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Feb 17, 2023
This article is part of a series called The Most Interesting HR Stories of the Week.

Nearly 20 million called in sick after Super Bowl

An estimated 18.8 million people called in sick this Monday morning – the day after the biggest night in US sport – the Super Bowl. Worse still, according to The Workforce Institute at UKG, some 17.2 million out of this 18.8 million actually ‘planned’ their absence. All-told the total number pulling a sickie eclipsed that of previous years. In 2018, the number was ‘just’ 14 million, and it was estimated to have been 16.1 million in 2021. The sheer number of sickies this Monday will spur many who have long argued that the day after the Super Bowl should be declared a national holiday. The research concludes: “The lack of transparency between employees and managers creates a mounting problem in the form of unplanned absence, lost productivity, and erosion of trust – a problem that could be tackled by more honest communication and greater workplace flexibility.” The research found that only 10.9 million employees had approved time off on Monday, while 9.4 million decided to call in sick at the last minute. Another 4.7 million employees ‘ghosted’ their employers without notice that they would not be going to work.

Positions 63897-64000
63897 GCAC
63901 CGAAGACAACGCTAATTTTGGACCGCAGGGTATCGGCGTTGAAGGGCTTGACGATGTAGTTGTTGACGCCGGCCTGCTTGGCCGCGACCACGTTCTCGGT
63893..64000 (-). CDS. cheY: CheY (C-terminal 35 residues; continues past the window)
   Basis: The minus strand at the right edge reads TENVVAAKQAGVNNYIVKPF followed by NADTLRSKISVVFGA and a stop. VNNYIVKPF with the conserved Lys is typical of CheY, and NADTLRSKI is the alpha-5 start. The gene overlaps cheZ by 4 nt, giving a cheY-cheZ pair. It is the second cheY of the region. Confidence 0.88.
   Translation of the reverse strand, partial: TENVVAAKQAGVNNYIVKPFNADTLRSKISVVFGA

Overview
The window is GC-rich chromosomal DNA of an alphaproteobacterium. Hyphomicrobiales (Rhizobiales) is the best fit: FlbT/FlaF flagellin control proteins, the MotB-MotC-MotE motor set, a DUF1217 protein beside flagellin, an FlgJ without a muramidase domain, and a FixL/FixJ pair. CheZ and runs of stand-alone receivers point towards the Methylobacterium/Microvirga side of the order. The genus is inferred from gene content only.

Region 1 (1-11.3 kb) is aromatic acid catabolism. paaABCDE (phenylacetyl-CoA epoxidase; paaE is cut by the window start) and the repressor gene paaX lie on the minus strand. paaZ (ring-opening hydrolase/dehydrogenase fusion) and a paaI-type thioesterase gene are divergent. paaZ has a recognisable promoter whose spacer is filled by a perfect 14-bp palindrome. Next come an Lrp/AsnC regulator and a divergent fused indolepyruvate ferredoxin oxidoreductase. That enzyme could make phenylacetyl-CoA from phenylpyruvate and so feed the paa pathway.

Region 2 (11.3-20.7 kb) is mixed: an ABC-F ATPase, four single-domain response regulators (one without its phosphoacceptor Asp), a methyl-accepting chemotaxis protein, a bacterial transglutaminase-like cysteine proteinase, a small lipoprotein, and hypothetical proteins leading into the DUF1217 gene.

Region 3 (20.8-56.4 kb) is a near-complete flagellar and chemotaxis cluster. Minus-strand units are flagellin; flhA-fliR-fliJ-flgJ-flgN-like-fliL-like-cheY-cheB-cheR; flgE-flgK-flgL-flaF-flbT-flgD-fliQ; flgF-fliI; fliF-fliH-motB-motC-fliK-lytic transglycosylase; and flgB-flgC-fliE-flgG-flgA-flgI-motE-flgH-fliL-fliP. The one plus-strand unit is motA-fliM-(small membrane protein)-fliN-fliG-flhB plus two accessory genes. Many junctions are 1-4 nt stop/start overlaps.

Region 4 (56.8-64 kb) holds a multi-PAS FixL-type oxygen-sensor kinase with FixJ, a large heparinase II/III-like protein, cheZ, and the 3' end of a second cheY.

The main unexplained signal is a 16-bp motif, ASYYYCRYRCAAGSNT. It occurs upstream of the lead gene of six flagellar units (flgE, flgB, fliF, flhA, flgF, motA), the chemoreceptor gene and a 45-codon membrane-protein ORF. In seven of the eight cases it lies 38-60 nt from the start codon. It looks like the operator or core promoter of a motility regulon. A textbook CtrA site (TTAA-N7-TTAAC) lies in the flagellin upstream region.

Only 20% of people have a work ‘bestie’

Increased remote working is being blamed for new figures that reveal just 20% of Americans say they have a ‘best friend’ at work. The data – released by Gallup – shows that the percentage of those claiming to have a best friend at work is lower than it was pre-pandemic. The biggest drop came from those in the under 35 year-old age group – where the figure fell from 24% in 2019 to 21% last year. Commenting on the data, Gallup workplace and well-being researcher Jim Harter said: “We’re seeing in the data that younger people in general are feeling more disconnected from their workplaces.” He added: “You can attribute some of this to remote work. If they’re less connected to their workplace, they have fewer opportunities to connect with other colleagues and to develop the kinds of friendships that they might have had in the past.” According to Gallup, staff with a ‘bestie’ at work are “significantly more likely to engage with customers and internal partners, will get more done in less time, will support a safe workplace with fewer accidents, and innovate and share ideas.”